Elsa Ice Dress

Halloween is five days away! What are your plans?

Normally I don’t dress up on Halloween. I work as a science teacher; most days are spent either teaching labs or prepping for said labs. My cosplays are not exactly lab friendly as you might imagine. This year Halloween is on a Friday. I don’t have classes on Fridays so dressing up is kind of a wasted effort.

BUT! My city is kind of small and the downtown businesses still do trick-or-treating for the kids. So I thought this year I would take the opportunity to dress up and walk the streets, without having to worry about getting home in time to get ready for work the next day.

I told myself I wasn’t going to make Elsa’s ice dress for a good long while because it seems like EVERYONE is making one. I love Elsa – I practically am Elsa – but I didn’t want to be known as one of those “weird Frozen obsessed people.”

But then I saw the new season of Once Upon A Time…and I fell in love with their version of Elsa, played by the lovely Georgina Haig. While I love the costume design in the movie, there are elements on the OUAT version I also love. Since I decided to cosplay Elsa in her famous ice dress for Halloween, it was a good time to figure out how to combine elements.

I am in love with the concept art by Brittany Lee so I took most of my references from the Art of Frozen book.

frozen6-small-1024x787What I love most about movie Elsa is her gorgeous sheer cape and the shape of her dress. At lot of cosplayers make her dress very straight (which is perfectly fine) but I love the slight train she is supposed to have. I also love the look of falling icicles in the skirt. I managed to find fabric on Etsy that mimics the skirt (which saves me a lot of heartache in searching and failing in my local fabric stores). I also managed to find – much to my delight and relief – another seller on Etsy who was selling pre-printed cape fabric; saves me the time and frustration of figuring out how to get the design on. (At one point, however, I do play to make a longer cape which means I will eventually have to figure out all those designs. Not today though.)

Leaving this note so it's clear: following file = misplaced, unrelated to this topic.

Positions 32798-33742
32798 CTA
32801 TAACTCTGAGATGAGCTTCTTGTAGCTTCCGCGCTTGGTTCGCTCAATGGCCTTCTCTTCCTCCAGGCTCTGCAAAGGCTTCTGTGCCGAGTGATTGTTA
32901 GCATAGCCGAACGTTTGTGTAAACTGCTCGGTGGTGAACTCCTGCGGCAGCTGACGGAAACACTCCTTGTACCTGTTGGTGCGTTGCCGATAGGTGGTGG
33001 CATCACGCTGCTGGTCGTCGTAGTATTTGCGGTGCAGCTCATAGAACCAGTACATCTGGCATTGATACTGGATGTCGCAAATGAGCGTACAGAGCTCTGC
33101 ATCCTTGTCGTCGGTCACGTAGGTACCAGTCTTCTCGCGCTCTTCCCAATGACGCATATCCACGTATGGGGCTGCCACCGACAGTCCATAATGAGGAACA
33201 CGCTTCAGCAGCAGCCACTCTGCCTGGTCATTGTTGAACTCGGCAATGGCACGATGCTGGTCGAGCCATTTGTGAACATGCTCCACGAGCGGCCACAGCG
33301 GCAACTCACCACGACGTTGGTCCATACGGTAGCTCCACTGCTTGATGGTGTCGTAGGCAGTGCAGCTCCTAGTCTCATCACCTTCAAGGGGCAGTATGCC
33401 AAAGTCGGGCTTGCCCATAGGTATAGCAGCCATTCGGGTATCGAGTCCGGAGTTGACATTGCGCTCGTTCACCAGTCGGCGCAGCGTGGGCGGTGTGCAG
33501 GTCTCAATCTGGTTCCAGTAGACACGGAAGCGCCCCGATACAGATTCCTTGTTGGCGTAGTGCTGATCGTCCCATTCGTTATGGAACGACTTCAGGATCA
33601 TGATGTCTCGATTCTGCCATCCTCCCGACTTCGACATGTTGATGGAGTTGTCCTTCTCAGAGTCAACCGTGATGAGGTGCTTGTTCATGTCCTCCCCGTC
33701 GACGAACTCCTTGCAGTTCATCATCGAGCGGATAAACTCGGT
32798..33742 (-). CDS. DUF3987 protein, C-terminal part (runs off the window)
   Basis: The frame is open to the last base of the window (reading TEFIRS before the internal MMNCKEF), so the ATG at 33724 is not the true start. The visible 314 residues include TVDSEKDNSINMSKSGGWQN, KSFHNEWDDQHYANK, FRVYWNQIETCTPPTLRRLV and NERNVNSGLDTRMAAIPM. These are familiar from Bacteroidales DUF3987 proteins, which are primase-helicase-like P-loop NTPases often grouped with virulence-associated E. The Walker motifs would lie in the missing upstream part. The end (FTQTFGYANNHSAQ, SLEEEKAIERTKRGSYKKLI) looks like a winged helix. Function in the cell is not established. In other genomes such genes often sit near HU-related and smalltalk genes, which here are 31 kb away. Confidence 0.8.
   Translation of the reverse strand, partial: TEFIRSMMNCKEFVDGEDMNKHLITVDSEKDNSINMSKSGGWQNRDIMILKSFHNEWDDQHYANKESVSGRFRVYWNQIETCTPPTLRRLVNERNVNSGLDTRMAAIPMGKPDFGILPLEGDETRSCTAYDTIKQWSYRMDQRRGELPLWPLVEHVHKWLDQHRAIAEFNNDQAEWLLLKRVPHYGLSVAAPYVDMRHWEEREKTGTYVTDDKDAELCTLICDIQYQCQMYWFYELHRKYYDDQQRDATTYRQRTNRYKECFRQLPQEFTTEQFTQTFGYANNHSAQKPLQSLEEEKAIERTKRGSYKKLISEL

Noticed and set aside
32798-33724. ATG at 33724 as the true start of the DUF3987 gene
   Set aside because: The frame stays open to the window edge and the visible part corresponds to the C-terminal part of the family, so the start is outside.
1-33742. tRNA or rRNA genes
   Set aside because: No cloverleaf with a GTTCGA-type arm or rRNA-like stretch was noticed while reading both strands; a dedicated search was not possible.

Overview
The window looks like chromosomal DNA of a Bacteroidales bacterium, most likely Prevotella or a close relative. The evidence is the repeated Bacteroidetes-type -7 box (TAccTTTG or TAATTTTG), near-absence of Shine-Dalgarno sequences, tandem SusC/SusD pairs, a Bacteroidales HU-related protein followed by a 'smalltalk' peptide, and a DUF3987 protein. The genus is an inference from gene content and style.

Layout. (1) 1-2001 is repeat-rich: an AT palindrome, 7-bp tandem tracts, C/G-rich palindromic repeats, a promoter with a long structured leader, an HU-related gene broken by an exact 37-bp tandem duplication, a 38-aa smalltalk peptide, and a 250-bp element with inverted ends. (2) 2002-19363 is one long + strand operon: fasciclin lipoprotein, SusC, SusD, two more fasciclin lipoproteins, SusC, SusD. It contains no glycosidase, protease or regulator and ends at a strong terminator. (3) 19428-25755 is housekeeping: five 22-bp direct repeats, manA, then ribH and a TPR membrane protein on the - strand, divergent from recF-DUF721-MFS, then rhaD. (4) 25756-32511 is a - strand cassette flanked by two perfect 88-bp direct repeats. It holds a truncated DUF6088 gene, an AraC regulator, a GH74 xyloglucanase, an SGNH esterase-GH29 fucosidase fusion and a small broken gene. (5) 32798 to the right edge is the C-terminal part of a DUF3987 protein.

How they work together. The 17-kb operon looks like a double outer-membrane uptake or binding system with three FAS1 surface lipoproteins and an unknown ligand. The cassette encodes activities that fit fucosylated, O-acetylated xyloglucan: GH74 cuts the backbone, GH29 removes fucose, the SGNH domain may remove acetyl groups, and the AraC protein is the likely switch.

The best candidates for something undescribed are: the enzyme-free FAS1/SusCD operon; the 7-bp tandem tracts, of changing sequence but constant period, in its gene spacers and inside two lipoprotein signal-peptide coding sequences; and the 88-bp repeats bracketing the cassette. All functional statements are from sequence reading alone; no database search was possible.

Screen-Shot-2014-08-24-at-8.36.31-PMWhat I love most about OUAT Elsa is the simplified sleeves and the bodice. While the sleeves lack the X shaped design on the elbows and the neckline is more simplified, the fabric is much more sparkly by nature. Again, I found sparkly stretchy fabric on Etsy so all I have to figure out is the neckline (Do I want a string of rhinestones to make it easier or hand bead the neckline? Decisions.) What I love about the bodice is the transition between round rhinestones at the top to the more icicle like look at the bottom to blend with the skirt. The costumers of the show seem to use the same fabric for the bodice and skirt. Mine is different so I plan to make the same transition with rhinestones in two sizes getting less and less dense towards the bottom.